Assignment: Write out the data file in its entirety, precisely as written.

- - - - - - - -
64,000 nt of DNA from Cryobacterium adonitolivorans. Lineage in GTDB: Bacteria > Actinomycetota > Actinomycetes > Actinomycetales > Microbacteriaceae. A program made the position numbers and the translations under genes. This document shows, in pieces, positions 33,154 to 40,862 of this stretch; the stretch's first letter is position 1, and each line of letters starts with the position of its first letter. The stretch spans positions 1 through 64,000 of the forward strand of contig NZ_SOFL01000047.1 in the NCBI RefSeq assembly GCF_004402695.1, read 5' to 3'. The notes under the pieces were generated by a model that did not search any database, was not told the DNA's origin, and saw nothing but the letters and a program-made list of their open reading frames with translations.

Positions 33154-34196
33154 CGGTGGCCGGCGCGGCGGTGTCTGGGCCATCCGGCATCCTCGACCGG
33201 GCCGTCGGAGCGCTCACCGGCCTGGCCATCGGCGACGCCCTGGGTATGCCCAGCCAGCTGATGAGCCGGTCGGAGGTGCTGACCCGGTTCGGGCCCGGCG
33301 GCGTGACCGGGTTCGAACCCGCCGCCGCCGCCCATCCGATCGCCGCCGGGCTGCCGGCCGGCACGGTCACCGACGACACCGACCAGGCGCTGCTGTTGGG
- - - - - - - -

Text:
64,000 nt of DNA from Cryobacterium adonitolivorans. Lineage in GTDB: Bacteria > Actinomycetota > Actinomycetes > Actinomycetales > Microbacteriaceae. A program made the position numbers and the translations under genes. This document shows, in pieces, positions 33,154 to 40,862 of this stretch; the stretch's first letter is position 1, and each line of letters starts with the position of its first letter. The stretch spans positions 1 through 64,000 of the forward strand of contig NZ_SOFL01000047.1 in the NCBI RefSeq assembly GCF_004402695.1, read 5' to 3'. The notes under the pieces were generated by a model that did not search any database, was not told the DNA's origin, and saw nothing but the letters and a program-made list of their open reading frames with translations.

Positions 33154-34196
33154 CGGTGGCCGGCGCGGCGGTGTCTGGGCCATCCGGCATCCTCGACCGG
33201 GCCGTCGGAGCGCTCACCGGCCTGGCCATCGGCGACGCCCTGGGTATGCCCAGCCAGCTGATGAGCCGGTCGGAGGTGCTGACCCGGTTCGGGCCCGGCG
33301 GCGTGACCGGGTTCGAACCCGCCGCCGCCGCCCATCCGATCGCCGCCGGGCTGCCGGCCGGCACGGTCACCGACGACACCGACCAGGCGCTGCTGTTGGG